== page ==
nagy fuvaros 14

I used to live on this street in Budapest called Nagy Fuvaros. I think the building number was 14, although I can’t really remember what apartment I was in. I know how to get to the apartment — I know WHERE it is — but I do not know its number. I’d push open the enormous wooden front doors to the building — 10 feet tall and wood peeling this way and that, with wings of paint fluttering about — that would lead, in the typical Hungarian style, to an inner courtyard where I’d take the large stone stairs to the second level, each level presenting a walkway around the courtyard so you could always spy on people above and below. To get onto these walkways for each floor required unlocking an iron gate, which used a key that could only be inserted into the stairwell side of the lock. This meant when trying to exit the apartment, I had to use my arm as if it was a goose looking for food on the other side of the gate: craning and bending in order to set the key in its home.  The key was comically old, the tip being a rectangular block of metal cut with various slits. I think they’re maybe called Skeleton Keys? In my head I called it a butterfly key because it seemed winged and somewhat ornamental with no clear purpose.

The only thing I could be sure of was that between my apartment door (which to lock, required using a key while inside the apartment), the stairwell gate, and the front door of the apartment, I would die if even the smallest fire broke out within the building. In a panic, the wiggling, hooked arms and finesse required to undue each level of security would be insurmountable. The building was cold, making its stone construction constantly known. There were carvings in the stairwell walls dedicated to Michael Jackson and other more local loves of the teenage variety. Large voids spotted the entire building, both the exterior and interior, where stones (hopefully not load bearing) were missing.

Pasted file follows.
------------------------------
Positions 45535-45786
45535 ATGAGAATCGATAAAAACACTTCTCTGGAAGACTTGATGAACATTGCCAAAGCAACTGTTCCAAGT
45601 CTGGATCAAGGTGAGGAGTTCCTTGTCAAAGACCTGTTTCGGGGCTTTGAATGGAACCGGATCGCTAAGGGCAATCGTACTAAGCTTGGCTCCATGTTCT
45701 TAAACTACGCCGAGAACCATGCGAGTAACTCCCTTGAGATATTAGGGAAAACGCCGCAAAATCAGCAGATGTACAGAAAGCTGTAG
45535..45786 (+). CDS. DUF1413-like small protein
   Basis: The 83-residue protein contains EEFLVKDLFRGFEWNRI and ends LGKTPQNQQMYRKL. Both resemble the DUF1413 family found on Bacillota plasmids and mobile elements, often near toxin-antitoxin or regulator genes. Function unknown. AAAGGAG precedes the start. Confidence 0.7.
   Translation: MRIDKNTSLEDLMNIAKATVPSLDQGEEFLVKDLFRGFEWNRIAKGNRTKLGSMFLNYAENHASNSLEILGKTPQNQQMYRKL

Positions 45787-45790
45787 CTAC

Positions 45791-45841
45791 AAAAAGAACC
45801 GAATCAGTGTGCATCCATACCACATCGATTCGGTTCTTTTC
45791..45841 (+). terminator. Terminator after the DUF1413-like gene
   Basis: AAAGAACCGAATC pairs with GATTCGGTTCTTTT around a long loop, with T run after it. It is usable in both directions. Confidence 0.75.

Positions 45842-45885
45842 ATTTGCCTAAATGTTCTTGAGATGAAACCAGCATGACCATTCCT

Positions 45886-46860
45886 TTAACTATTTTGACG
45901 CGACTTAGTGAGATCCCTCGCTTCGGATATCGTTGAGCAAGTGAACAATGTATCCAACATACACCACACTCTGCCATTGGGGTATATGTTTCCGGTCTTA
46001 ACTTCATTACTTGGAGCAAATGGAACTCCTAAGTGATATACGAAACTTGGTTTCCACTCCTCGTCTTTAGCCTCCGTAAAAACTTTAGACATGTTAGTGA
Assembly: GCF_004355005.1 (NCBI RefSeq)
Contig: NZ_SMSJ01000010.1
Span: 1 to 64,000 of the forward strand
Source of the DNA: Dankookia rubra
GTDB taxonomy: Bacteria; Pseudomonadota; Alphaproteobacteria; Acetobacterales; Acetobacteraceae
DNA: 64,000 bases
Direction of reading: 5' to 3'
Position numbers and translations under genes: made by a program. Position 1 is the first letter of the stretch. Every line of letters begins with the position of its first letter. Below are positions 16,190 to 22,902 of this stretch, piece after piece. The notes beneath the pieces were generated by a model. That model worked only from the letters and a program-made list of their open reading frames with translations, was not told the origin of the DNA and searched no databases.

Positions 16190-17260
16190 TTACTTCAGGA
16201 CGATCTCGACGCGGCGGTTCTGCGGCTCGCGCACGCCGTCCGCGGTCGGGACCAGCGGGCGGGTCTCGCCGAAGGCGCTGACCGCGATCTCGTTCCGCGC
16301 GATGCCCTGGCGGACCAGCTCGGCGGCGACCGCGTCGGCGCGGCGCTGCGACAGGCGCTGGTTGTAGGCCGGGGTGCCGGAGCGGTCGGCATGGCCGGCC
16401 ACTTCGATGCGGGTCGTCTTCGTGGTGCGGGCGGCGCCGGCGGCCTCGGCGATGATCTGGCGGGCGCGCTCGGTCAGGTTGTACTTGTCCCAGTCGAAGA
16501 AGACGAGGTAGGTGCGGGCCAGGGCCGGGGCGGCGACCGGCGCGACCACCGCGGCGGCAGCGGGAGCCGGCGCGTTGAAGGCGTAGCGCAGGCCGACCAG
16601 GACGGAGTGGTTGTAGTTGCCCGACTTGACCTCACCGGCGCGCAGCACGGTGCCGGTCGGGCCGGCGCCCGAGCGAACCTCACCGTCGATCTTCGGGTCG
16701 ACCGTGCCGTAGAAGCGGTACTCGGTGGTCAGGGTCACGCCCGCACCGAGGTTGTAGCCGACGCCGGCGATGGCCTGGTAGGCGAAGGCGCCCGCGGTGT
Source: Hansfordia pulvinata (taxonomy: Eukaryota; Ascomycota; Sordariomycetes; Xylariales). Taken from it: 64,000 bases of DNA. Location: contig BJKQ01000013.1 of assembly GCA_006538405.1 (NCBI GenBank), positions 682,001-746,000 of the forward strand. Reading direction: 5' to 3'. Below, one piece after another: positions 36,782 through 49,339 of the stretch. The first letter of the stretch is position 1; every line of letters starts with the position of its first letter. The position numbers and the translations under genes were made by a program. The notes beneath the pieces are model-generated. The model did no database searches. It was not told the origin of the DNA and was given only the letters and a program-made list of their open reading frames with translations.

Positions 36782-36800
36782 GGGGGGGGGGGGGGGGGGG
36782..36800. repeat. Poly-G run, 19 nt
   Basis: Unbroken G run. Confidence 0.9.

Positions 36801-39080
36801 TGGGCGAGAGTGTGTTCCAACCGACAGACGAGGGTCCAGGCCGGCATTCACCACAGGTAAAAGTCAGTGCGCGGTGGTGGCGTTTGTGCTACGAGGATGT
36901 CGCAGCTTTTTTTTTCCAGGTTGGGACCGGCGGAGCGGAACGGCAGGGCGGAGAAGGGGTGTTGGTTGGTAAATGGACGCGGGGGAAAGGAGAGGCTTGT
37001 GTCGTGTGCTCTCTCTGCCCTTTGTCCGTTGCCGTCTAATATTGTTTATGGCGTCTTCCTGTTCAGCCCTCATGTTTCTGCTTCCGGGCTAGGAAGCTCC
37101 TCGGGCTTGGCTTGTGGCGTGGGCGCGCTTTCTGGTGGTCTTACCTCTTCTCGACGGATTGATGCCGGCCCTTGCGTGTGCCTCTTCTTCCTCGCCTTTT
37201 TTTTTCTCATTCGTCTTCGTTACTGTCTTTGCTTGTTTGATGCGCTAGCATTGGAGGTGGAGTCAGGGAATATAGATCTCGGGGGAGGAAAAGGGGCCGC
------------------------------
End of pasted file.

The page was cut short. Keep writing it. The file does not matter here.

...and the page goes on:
My neighbor was a Serbian man named Robbie. His mother was very ill and his dad was dead. His dad, before dying, had spent their entire life savings on a mechanical massage chair. His mom couldn’t see and now wandered the house alone repeating a couple choice phrases in the loop of dementia. Robbie would tell me about this while we sat in overstuffed red velvet chairs in a yellow kitchen, drinking espresso. We’d always be listening to electronic music as he rolled cigarettes in this little contraption that unfortunately looked a bit like a small coffin.

The first time I met Robbie, he heard I was an artist and so he showed me a book of himself that was a collection of photos of him and another man in Butoh body paint in various frozen sexual acts. Some were more explicit than others, but the forms were good, so I sort of nodded as I read my way through them. I liked Robbie for casually sharing this in a place like Budapest, where I had had the experience of once walking around a pretty nice part of the city in a skin tight cat body suit and having some guys in a car aggressively shout something at me from the window. I asked my friend Gabor, who is always thoughtful in his word choice, “what did those guys say to me?” He looked up and to the left as those of us do when searching memory and he replied, “I think it would translate to something like, ‘fuck you, faggot.’”